- It’s too much. Especially true for those new to Charlotte Mason homeschooling, we see a list of 15+ subjects that “have” to be taught! Multiplied by the number of children in the house! In my first years of homeschooling with these methods, I would often cut back to the “basics” and skip everything else. It was a bit discouraging. But the reality was that I didn’t understand the methods and principles at first.
- Too much pressure with so many subjects. Following the curriculum without using the principles can make you feel pressured. In the beginning, I constantly felt like I was doing it “wrong” because I could never finish the list!
- A key idea of “Short lessons” can become an issue. For example, I had 20 minutes a day scheduled for 2nd-grade math for my twins. What if it takes you 20 minutes just to get your math materials out? I’m not saying that it ALWAYS took us a ridiculous amount of time to shift subjects, but it was noticeable at first.
- What if there is never time for “fun” subjects? This made me sad. The so-called “extra” subjects are actually the key part of making a generous and full curriculum.
- What about the demanding years – if you have toddlers or young learners in with your older learners? How can you help anyone if everyone is begging for your time?
Underlying Methods of Charlotte Mason Homeschooling
Learning how to homeschool with CM methods is key to keeping curriculum overwhelm under control.
Methods include the use of:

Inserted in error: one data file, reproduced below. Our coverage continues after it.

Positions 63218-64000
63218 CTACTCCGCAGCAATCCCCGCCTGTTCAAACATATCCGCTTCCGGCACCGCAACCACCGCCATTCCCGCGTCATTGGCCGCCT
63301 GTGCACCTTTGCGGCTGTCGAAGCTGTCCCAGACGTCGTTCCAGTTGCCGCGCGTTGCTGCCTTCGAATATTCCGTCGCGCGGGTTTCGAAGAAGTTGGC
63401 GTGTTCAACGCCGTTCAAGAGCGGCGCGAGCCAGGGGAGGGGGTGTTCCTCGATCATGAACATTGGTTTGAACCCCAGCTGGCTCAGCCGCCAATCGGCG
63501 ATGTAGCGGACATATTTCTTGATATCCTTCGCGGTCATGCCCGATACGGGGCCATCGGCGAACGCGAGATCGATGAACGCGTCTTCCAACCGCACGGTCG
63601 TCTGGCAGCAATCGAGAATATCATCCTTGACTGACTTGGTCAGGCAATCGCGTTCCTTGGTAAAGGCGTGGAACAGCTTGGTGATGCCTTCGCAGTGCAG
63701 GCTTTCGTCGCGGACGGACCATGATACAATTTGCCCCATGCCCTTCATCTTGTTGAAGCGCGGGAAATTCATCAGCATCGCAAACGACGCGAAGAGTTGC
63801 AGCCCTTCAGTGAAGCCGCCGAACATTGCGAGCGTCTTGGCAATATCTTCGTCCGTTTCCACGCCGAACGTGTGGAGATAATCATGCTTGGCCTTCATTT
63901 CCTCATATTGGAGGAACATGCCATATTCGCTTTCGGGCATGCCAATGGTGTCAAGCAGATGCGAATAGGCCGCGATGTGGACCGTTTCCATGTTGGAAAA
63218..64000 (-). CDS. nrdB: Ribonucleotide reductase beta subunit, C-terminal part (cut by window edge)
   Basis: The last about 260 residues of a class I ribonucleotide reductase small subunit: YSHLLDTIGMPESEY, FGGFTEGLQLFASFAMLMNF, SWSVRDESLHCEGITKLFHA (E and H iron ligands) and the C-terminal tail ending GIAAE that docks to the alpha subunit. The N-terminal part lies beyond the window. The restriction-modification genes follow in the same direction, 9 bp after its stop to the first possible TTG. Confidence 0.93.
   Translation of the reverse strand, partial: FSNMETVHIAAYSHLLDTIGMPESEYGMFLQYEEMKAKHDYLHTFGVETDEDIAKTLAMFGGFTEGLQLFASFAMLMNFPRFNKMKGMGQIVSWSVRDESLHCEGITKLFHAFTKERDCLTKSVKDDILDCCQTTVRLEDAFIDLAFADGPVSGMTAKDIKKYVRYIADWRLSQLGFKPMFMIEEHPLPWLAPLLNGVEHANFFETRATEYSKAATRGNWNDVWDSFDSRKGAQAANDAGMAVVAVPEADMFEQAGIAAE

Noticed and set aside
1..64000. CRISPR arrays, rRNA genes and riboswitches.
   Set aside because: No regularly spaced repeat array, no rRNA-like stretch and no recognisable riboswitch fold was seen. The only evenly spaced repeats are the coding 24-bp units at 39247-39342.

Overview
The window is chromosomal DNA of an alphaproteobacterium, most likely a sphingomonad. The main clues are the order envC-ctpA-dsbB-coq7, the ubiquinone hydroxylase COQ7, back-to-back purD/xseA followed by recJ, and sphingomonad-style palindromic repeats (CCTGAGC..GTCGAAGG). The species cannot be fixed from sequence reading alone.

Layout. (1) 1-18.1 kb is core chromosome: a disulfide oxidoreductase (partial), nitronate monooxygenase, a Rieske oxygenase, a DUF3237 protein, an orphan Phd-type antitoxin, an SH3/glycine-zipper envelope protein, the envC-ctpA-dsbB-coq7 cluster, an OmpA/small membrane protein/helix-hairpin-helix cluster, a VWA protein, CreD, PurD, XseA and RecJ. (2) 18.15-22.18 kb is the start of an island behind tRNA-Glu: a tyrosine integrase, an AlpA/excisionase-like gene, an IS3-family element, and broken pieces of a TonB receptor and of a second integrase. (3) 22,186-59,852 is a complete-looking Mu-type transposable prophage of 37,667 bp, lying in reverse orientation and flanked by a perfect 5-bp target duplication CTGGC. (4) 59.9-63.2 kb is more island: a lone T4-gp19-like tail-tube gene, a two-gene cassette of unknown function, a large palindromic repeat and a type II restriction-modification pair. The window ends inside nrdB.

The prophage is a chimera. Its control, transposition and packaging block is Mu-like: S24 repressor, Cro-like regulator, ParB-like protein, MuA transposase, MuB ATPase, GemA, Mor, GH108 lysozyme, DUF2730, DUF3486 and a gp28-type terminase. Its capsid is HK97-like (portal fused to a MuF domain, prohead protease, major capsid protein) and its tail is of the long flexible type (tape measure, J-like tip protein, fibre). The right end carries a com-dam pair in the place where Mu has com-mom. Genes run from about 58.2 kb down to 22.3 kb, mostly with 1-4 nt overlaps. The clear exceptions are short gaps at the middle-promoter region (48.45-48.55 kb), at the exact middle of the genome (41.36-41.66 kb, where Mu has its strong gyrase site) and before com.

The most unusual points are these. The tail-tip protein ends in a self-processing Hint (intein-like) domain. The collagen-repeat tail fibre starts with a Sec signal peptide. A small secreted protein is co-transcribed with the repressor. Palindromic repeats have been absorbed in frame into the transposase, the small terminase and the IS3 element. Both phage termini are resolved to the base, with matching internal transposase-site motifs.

- Living books
- Short, varied lessons
- Copywork and dictation
- Habit training
- Nature study
- No slipshod work – only quality work
- Building observation skills
- Building useful handicraft skills
- Building self-motivated learners
- Masterly inactivity
- Connections of all knowledge to an understanding of God
- Interestingly, even without this single fundamental thread that tied all of Charlotte Mason’s ideas together, the other methods work so well that non-religious homeschoolers can use CM methods very successfully.
Ironically, one underlying method that drew me to this method of homeschooling was “short lessons”. I had 3 boys under age 8 and short lessons seemed the way to go with active children and short attention spans. Yet when I tried it, I couldn’t pull it off at first.
In hindsight, of course, I had been trying to do much, too much with such young people. And I don’t mean that I had been trying to do too many subjects – I mean that I had been trying to “teach” and “lecture” too much. It’s time for Folk Song? Great. Here’s a brief lecture on the origin of I’ve Been Working on the Railroad and three theories of just who Dinah is.